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Reconstructing the way Plato presented himself to his original audience as the creator of an alternative drama, Nikos Charalabopoulos explains the ‘paradox' of the dialogue form as an appropriation of the discourse of theatre, the dominant public mode of communication of the time. Reviewing artefacts ranging from a statue of Sokrates in the Academy from the fourth century BC to a mosaic of Sokrates in Mytilene from the fourth century AD, Charalabopoulos discusses a range of evidence pointing to a centuries-old tradition of treatment of the dialogues as performance literature, and reveals the significance of ‘Plato the prose dramatist' for his original and subsequent audiences.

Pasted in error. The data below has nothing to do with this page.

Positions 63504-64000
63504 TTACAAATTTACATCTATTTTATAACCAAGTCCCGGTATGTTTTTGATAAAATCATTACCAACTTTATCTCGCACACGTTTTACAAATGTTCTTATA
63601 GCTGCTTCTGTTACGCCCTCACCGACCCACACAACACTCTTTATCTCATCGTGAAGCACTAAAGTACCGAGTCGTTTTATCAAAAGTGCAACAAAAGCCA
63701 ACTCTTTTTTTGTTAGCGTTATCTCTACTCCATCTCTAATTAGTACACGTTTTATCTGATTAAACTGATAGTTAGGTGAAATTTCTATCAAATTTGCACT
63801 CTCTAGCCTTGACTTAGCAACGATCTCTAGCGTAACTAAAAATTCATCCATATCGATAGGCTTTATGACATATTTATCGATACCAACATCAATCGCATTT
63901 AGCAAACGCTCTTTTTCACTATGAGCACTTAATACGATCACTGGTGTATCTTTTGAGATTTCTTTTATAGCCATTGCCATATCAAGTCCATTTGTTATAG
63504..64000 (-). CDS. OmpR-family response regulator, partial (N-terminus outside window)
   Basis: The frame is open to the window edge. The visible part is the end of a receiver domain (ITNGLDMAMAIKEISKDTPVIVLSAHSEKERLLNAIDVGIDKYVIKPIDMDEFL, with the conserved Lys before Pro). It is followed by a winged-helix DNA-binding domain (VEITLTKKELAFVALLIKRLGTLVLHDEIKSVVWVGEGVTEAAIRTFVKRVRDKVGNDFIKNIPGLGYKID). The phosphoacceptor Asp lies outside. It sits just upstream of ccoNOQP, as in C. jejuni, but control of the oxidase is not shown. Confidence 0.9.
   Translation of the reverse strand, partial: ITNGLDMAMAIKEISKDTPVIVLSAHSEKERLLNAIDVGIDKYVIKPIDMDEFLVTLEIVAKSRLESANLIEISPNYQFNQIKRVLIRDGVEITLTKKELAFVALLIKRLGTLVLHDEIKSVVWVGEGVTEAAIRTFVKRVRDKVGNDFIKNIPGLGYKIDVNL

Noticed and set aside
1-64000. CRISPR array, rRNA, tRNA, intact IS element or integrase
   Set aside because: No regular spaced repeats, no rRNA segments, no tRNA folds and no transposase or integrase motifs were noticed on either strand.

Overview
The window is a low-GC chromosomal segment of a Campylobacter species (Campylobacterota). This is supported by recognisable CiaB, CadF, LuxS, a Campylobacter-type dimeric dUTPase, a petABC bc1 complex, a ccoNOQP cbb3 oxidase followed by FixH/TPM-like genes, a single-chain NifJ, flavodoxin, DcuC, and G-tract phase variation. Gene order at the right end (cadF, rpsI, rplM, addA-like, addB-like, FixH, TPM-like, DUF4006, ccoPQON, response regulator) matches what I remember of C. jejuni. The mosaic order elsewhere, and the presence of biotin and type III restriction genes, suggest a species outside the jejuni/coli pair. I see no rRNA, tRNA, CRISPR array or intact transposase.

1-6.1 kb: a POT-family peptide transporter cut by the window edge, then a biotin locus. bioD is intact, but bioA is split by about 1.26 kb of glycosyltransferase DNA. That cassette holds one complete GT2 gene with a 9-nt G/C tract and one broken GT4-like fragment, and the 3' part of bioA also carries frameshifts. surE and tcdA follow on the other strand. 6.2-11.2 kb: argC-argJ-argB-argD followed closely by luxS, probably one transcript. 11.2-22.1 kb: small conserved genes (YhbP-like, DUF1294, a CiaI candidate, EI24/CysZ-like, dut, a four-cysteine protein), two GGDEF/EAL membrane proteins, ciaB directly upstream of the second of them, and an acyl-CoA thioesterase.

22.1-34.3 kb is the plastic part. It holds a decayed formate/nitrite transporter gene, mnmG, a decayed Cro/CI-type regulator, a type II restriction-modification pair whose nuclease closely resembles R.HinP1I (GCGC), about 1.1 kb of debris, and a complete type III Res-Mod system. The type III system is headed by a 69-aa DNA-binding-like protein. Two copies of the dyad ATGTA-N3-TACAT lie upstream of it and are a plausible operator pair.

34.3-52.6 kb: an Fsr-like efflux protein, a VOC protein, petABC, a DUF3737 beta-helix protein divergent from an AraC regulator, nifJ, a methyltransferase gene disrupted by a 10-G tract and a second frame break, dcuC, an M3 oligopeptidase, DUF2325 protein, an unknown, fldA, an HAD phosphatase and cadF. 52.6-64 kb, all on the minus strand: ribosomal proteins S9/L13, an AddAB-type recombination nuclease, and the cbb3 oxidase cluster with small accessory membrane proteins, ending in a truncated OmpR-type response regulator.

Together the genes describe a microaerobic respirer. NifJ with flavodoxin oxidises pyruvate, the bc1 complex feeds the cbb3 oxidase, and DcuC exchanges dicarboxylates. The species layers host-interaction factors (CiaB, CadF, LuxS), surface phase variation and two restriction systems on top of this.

About the Author
Nikos G. Charalabopoulos is Lecturer in the Department of Philology at the University of Patras.